But Perdue said she's not one for believing a lot of what she's been told about the BP Deepwater Horizon oil spill that's dumping thousands of gallons of crude into the sea, and she wants to make doubly sure the state is doing everything it can to get ready if the worst happens.
Perdue told reporters she assembled a team of experts to look at the issue last Friday. Officials looked over the state's Emergency Operations Plan.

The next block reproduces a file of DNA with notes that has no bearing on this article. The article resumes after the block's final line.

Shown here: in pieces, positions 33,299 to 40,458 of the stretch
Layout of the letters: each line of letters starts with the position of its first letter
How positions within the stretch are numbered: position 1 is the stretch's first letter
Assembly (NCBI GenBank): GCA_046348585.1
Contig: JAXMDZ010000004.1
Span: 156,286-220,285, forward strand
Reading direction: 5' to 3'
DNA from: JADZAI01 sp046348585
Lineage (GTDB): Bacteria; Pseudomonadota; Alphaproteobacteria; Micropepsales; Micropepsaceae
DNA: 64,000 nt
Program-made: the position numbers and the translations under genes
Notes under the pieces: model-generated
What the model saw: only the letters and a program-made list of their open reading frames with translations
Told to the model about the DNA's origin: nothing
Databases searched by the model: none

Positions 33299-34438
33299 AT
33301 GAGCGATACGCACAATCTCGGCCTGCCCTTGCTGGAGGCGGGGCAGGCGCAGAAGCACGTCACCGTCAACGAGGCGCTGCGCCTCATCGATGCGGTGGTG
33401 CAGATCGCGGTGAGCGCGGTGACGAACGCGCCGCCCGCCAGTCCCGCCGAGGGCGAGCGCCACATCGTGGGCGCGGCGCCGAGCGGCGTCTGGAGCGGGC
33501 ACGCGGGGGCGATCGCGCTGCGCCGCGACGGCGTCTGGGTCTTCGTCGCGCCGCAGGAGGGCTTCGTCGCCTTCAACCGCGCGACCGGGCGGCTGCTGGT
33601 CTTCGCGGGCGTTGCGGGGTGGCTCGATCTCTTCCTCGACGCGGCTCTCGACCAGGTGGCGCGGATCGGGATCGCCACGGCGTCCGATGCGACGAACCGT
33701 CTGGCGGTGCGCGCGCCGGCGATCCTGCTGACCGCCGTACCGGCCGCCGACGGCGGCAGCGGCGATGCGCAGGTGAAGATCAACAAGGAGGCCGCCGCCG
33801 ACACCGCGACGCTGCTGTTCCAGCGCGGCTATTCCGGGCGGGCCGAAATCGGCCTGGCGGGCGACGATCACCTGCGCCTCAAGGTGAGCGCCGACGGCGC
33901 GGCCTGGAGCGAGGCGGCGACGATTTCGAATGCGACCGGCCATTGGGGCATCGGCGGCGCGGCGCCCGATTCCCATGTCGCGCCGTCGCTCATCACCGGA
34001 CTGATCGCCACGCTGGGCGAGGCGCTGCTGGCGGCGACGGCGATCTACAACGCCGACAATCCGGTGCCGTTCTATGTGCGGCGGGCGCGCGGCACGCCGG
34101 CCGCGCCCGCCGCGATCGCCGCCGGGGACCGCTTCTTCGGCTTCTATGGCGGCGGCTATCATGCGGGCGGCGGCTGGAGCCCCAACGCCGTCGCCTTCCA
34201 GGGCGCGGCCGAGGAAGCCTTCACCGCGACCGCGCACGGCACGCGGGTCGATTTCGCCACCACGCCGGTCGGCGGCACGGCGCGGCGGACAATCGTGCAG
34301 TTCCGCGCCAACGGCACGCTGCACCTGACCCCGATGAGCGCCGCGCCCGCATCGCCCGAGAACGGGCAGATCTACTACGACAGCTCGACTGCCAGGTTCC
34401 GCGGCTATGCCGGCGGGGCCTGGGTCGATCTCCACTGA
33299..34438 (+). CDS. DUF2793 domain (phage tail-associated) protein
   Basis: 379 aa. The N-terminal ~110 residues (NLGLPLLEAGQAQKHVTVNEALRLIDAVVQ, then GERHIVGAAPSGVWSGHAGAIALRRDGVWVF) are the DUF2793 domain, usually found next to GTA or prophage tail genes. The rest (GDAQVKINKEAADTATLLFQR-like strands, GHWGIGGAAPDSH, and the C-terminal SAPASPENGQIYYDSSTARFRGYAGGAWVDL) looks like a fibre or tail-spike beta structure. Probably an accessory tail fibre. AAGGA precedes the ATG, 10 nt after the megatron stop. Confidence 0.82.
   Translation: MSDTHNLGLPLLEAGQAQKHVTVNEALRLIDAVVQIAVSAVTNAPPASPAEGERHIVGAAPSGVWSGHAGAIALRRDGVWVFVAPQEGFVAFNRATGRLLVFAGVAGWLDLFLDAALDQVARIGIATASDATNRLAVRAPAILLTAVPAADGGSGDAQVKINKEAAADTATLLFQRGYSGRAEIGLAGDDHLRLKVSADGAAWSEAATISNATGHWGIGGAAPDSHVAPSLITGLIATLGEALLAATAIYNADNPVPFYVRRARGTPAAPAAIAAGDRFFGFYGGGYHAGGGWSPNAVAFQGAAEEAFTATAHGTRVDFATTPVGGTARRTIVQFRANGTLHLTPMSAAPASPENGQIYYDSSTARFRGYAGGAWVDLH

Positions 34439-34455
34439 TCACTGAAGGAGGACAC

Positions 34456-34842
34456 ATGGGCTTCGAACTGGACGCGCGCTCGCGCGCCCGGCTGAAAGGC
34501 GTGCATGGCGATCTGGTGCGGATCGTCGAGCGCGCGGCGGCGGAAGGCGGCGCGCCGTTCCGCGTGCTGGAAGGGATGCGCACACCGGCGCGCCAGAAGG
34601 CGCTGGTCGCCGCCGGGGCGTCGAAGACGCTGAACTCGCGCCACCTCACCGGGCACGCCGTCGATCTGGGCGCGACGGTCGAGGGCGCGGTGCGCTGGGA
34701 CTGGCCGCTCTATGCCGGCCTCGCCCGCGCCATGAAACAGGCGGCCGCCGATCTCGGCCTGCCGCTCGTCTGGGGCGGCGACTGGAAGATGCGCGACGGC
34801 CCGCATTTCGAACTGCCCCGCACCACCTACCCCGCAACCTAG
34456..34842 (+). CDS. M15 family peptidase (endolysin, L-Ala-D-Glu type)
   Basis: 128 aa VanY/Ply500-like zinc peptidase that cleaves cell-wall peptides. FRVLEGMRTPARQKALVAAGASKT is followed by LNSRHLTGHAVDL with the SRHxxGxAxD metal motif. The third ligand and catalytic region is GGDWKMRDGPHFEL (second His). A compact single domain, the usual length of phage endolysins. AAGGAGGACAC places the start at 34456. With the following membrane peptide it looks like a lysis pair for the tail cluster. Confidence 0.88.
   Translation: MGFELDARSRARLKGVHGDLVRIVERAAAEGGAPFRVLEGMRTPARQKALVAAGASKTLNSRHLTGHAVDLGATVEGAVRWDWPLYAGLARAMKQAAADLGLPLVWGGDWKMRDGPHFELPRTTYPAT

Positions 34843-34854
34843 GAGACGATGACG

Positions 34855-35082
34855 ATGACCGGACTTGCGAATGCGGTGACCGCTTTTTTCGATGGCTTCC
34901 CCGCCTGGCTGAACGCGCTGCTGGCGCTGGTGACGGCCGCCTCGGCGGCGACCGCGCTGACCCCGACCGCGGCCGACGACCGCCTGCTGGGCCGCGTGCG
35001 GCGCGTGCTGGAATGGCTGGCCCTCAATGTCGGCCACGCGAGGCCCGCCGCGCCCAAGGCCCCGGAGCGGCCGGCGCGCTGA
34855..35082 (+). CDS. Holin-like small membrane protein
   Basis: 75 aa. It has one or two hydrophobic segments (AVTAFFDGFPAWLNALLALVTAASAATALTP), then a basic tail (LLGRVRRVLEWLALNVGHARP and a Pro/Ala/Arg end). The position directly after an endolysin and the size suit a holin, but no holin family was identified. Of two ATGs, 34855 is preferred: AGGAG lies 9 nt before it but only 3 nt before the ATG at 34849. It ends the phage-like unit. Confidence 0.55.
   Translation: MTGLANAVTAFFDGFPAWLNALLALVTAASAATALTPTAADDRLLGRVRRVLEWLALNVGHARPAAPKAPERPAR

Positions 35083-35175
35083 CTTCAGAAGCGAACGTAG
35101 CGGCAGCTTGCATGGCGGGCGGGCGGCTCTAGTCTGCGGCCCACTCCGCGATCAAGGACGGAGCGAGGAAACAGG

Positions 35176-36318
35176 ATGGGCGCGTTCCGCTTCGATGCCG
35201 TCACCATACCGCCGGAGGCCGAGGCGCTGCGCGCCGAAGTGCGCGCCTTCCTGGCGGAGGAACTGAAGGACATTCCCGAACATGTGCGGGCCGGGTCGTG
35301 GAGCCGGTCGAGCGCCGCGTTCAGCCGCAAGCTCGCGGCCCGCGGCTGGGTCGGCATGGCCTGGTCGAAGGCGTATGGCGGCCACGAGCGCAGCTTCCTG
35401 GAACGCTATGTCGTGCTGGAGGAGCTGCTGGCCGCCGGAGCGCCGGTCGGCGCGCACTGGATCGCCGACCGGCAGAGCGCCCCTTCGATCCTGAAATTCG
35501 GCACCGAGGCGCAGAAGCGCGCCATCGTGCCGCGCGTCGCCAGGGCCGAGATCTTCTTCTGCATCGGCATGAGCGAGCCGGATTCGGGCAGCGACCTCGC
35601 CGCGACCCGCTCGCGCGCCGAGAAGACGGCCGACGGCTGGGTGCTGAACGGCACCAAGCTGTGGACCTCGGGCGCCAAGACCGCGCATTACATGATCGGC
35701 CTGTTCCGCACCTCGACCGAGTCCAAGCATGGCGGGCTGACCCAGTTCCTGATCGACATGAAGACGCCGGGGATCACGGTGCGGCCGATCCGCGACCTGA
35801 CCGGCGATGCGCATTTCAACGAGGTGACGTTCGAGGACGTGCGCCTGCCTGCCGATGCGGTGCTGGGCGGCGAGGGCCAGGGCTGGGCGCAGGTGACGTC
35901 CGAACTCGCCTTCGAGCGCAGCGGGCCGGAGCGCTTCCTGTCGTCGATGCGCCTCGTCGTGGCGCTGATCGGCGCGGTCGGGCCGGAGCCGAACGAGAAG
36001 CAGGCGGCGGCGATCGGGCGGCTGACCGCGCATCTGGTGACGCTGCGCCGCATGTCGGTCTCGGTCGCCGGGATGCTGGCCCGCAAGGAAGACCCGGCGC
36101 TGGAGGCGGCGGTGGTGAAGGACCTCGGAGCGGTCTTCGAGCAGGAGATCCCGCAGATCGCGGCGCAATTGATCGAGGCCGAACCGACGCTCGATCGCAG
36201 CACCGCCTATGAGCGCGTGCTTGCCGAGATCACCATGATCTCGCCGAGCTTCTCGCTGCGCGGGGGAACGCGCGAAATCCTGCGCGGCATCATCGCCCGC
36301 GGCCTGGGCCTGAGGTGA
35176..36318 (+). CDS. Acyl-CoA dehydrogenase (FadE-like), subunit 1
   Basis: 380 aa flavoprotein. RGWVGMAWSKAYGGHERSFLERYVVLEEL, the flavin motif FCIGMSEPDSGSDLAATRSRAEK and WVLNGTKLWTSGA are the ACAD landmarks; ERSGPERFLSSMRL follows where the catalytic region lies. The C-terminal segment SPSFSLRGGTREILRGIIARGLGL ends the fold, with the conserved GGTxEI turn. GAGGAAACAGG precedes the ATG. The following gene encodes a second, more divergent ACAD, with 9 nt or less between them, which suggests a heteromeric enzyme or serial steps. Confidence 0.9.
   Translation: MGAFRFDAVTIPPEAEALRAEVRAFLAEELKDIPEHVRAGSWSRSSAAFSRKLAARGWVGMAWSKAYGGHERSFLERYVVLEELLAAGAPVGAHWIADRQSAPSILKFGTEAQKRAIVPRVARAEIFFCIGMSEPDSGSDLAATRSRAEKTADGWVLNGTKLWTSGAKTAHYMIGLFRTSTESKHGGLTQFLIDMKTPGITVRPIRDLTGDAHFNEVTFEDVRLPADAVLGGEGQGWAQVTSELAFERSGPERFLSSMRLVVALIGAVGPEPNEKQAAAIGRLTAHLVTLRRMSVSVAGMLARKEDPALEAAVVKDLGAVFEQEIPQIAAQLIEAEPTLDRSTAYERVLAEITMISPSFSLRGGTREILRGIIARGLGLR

The governor and others stressed that all North Carolina beaches are open and no closures are anticipated at the moment.
Some tarballs have washed ashore, but experts say that's not unusual and they have no evidence they're related to the Gulf spill.
If a significant amount of oil should reach North Carolina, officials said the US Coast Guard would be the lead agency to deal with it. The N.C. Department of Crime Control and Public Safety and its Division of Emergency Management is the lead state response agency.
Officials also issued a set of guidelines for residents that deal with issues like skin contact and fishing in contaminated waters.